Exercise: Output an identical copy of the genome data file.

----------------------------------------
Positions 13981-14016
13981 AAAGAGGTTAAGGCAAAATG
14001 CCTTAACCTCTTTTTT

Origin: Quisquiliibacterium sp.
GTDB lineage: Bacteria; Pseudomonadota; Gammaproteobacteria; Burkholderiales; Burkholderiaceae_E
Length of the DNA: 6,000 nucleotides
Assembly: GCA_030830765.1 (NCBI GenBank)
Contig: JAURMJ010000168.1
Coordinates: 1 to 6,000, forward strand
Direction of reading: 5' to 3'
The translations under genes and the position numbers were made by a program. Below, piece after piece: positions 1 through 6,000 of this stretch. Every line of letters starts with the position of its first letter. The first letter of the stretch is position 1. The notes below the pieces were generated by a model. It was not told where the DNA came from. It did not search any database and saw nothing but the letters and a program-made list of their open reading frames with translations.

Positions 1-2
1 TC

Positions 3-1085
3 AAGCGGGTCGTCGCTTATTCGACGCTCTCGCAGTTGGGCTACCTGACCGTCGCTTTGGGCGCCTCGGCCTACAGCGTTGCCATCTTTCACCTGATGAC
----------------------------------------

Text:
Positions 13981-14016
13981 AAAGAGGTTAAGGCAAAATG
14001 CCTTAACCTCTTTTTT

Origin: Quisquiliibacterium sp.
GTDB lineage: Bacteria; Pseudomonadota; Gammaproteobacteria; Burkholderiales; Burkholderiaceae_E
Length of the DNA: 6,000 nucleotides
Assembly: GCA_030830765.1 (NCBI GenBank)
Contig: JAURMJ010000168.1
Coordinates: 1 to 6,000, forward strand
Direction of reading: 5' to 3'
The translations under genes and the position numbers were made by a program. Below, piece after piece: positions 1 through 6,000 of this stretch. Every line of letters starts with the position of its first letter. The first letter of the stretch is position 1. The notes below the pieces were generated by a model. It was not told where the DNA came from. It did not search any database and saw nothing but the letters and a program-made list of their open reading frames with translations.

Positions 1-2
1 TC

Positions 3-1085
3 AAGCGGGTCGTCGCTTATTCGACGCTCTCGCAGTTGGGCTACCTGACCGTCGCTTTGGGCGCCTCGGCCTACAGCGTTGCCATCTTTCACCTGATGAC